Pharmacy business consultant Sanjay Patel tells Léa Legraien how he helps pharmacy groups grow their businesses in spite of the Government’s funding cuts.
How can pharmacists grow their businesses?
The way to grow a pharmacy business is through loyalty and by growing and introducing new services.
You don’t need to cut the staff. By cutting staff, you’re making the business harder to run, more complicated, introducing more workload and losses and the returns will be lower.
You need to increase volume, which can be prescription volume and services, and improve margins.
It’s important to know what volumes you’re doing on services on a daily or weekly basis.
What opportunities have you found for your clients?
The biggest opportunity is to look at how they claim their payments, as many of them struggle with reconciling their payments. So much is missed and lost in every pharmacy especially through Electronic Prescription Service (EPS).
Secondly, many of my clients probably haven’t had the expertise or training on how to develop and grow [their employees] so we spend a lot of time on that.
Finally, they haven’t had the training on how to set up and maximise services. Most service training only teaches the clinical skills and Government’s requirements.
Most of my clients weren’t taught how to increase volume or services. Contractors get taught the clinical part of the service but not how to train the staff on how to engage with customers, how to build a relationship with the GP, how to promote services in the pharmacy and outside the pharmacy and how to measure and track how the pharmacy is doing.
Should pharmacists have business managerial skills then?
Absolutely. Most of the pharmacists I work with have learnt the skills of running the business by going along.
Very few have a formal training and often, if they have, it’s too generic and not pharmacy focused.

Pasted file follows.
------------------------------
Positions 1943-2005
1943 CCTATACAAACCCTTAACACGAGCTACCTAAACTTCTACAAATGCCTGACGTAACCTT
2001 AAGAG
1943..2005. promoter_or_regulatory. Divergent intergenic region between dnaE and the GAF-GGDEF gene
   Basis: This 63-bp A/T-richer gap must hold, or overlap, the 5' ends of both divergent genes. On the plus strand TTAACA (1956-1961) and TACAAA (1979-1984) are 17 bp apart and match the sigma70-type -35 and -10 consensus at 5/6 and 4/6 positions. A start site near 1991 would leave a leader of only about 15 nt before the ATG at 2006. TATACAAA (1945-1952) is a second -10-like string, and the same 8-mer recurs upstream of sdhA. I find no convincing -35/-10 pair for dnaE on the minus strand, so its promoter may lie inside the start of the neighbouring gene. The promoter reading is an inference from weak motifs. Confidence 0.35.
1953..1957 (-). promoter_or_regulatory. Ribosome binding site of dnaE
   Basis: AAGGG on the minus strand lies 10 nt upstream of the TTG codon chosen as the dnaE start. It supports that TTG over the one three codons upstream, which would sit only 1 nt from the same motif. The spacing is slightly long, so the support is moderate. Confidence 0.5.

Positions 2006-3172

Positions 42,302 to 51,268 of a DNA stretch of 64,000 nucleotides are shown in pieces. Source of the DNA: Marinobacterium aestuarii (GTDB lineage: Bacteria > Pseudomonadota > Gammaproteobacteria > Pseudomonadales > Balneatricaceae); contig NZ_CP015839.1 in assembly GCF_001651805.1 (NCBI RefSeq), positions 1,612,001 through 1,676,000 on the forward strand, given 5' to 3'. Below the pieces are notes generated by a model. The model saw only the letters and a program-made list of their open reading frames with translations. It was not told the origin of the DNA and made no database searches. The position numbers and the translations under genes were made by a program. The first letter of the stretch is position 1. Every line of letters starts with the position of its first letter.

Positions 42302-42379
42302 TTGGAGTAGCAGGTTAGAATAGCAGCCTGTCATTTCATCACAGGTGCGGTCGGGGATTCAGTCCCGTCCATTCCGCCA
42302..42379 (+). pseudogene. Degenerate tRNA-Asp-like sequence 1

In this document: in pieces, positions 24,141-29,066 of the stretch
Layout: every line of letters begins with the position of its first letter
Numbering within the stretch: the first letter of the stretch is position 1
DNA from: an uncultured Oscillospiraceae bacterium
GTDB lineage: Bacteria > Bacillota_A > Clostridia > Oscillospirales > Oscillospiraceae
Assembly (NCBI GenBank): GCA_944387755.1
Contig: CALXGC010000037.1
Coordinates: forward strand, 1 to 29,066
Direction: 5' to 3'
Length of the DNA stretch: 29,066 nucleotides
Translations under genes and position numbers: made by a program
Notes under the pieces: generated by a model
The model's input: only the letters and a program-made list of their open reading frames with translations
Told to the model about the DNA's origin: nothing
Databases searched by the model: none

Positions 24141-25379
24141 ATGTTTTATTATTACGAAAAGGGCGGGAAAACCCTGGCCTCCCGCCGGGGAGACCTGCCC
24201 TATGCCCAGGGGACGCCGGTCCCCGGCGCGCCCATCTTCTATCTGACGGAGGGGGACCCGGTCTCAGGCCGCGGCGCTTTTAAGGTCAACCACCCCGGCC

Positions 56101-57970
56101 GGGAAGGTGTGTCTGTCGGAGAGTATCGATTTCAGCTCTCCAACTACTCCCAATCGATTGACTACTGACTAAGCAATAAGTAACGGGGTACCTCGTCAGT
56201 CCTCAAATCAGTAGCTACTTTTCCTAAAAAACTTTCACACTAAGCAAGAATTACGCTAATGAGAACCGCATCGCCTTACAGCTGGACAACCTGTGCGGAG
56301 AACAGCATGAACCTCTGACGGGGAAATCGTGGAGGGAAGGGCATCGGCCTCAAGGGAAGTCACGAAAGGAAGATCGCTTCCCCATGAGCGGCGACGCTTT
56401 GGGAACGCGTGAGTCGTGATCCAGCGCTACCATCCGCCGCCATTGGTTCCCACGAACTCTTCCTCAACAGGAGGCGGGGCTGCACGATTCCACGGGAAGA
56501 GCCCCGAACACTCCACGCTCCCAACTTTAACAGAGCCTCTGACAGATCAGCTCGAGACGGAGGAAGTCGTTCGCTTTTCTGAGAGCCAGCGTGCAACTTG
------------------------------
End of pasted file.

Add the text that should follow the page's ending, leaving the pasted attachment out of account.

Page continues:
If they could get pharmacy business training, it would definitely pay dividends to their business and works much better.
What is the success of a pharmacy based on?
Location, NHS funding and how good the people are.
I think the first two are primarily out of your control and you can’t do much about it.
However, what you can do is review, adapt and grow your business by having a strong business plan and developing your people.
Automatically, the success of a business comes down to the leader of the business and how well the people are developed.
How have the funding cuts affected your clients?
Initially, my clients were affected in the same way as other pharmacists.
But as I’ve been working with some of my clients for nearly two years now, we’ve managed to change their businesses, improve their services and people and reduce their losses.
In most cases, my clients are earning about the same as they were before the cuts. They’ve had to work harder to achieve that and invest in their people, services and sometimes pharmacies.
How did they cope with the cuts?
We’re looking at how they develop their staff, how they grow their prescription volumes and loyalty and, mostly, making sure they maximise their services, including meeting the quality payments scheme (QPS) criteria and introducing new opportunities.
None of my clients cut staff. Instead, they reviewed their staffing profiles, reorganised the staff and, in some cases, even took on more staff.
They’re not resting on their laurels, hoping that the Government will give them more money. They’re adapting.
Are your clients confident about the future?
All my clients are worried about the future because they don’t know what will happen next.
We don’t know what the payment terms are going to be in April, if there will be another QPS next year and new services or if some of the existing ones will be cut.
How are community pharmacies supposed to plan for their businesses and staffing if the Government won’t tell us what we’re going to get paid in April?
It’s a really poor way for the Government to operate. It’s no wonder many parts of healthcare don’t work if the Government doesn’t allow people to plan ahead.
What is your advice to pharmacists?
The biggest risk is not to take any risks. They’ve got to think more of the future and let go of the past.
Pharmacy is still a strong business. There’s potential to be successful in it. You’ve got to be prepared and adapt, reach out and get some help. People who are adapting will succeed.
Prescription volume is going up and somebody’s got to dispense all of these medicines and provide that care.
Sanjay Patel is a pharmacy business consultant and a pharmacist.
You can email him at firstname.lastname@example.org